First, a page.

A Michigan GOP organization canceled an appearance by Gov. Jon Huntsman Jr. this weekend, apparently because of his support for civil unions.
The decision by the Kent County Republican Party drew praise from the head of a conservative pro-family group in Michigan critical of what he called Huntsman's "homosexual agenda."
The new chairman of the Michigan Republican Party, Ron Weiser, stepped in Tuesday. Now Huntsman will appear at a state party fundraiser during his two-day swing through the state.
"The state party chair called the governor to apologize and said the state is excited to have the governor coming and looks forward to seeing him this weekend," Huntsman spokeswoman Lisa Roskelley said.
Michigan GOP spokeswoman Jennifer Hoff said the conversation between Huntsman and the party chairman was private.
She said in a statement, "Michigan Republicans are excited to host Gov. Jon M. Huntsman Jr. (R-Utah) and listen to his ideas on education reform. Gov. Huntsman has made Republican solutions on job growth a reality — something Michigan Democrats have failed to do."
Huntsman, who is widely seen as testing the waters for a 2012 bid for the GOP presidential nomination, will appear before four or five Republican groups in Michigan on Friday and Saturday, Roskelley said.
She said the appearances are responses to invitations that were accepted because the governor is already attending a Chinese-language conference in Chicago on Friday. Huntsman, who has pledged he will not seek a third term as governor, has yet to publicly acknowledge his interest in the White House.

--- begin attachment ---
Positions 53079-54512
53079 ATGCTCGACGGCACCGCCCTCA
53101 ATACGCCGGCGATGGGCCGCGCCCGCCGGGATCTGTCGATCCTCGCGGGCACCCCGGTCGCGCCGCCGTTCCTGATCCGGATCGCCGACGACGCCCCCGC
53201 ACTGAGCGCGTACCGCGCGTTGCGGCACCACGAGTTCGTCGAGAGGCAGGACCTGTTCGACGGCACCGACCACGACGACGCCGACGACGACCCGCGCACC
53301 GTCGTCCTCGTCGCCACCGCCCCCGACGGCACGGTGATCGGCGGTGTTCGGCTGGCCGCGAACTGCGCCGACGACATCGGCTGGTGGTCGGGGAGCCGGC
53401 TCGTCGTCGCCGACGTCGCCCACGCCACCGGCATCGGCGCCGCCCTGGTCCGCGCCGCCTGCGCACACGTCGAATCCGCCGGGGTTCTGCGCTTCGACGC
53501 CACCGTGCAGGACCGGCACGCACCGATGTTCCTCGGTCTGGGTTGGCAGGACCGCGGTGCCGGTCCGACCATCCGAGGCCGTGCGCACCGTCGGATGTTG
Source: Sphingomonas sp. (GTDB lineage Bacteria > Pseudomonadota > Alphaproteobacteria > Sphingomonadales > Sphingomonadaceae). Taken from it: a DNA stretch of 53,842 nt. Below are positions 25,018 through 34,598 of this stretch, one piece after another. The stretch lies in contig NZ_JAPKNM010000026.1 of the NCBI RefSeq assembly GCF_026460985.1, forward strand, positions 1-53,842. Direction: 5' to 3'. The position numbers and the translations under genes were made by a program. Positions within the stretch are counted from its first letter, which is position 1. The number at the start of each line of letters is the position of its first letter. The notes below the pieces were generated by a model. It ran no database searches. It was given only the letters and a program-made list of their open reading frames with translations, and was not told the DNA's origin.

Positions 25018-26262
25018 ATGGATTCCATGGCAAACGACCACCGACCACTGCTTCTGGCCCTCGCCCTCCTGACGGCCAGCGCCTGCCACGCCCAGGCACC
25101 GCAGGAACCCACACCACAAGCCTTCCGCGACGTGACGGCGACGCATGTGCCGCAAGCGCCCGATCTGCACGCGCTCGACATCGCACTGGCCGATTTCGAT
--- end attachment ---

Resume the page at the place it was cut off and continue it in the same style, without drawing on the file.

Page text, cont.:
He found out a few days ago that the Kent County GOP group had disinvited him from a Saturday morning reception. "I don't know what he was told in terms of it being canceled," Roskelley said.
The Washington Post reported Tuesday that Kent County Chairwoman Joanne Voorhees sent an e-mail saying that was done "after conducting further research on the governor and his change in position on issues" without specifying gay rights.
The e-mail reportedly went on to say "voters want and expect us to stand on principle and return to our roots … unfortunately, by holding an event with Governor Huntsman, we would be doing the exact opposite."
Betty Church, a volunteer at the Kent County GOP offices in Grand Rapids, told the Deseret News no one was available Tuesday to comment.
Gary Glenn, head of the Campaign for Michigan Families, said in an e-mail release that Kent County's "principled stand sends a strong message nationwide that grass-roots conservatives will not embrace liberals who want to abandon the GOP platform's commitment to traditional family values in favor of promoting homosexual activists' incremental assault on religious freedom, marriage and the family."
Glenn did not immediately return telephone calls for further comment.
During the last legislative session, Huntsman came out in favor of civil unions for gay and other nontraditional couples as a way for them to share the legal benefits of marriage.
He has said the GOP nationally must focus on topics that matter most to voters to recoup from last November's losses, such as the economy and health care.
Roskelley said the governor's position on civil unions hasn't been affected by the latest controversy.
Huntsman "feels like this is an issue of equality, something that the Republican Party has long advocated since its inception and first elected president, Lincoln. It certainly reflects the Republican value of individual dignity," she said. For him, "the future of the Republican Party is being a party of ideas and solutions and inclusiveness rather than being rhetorical or moralistic. For the governor, this is an important issue."
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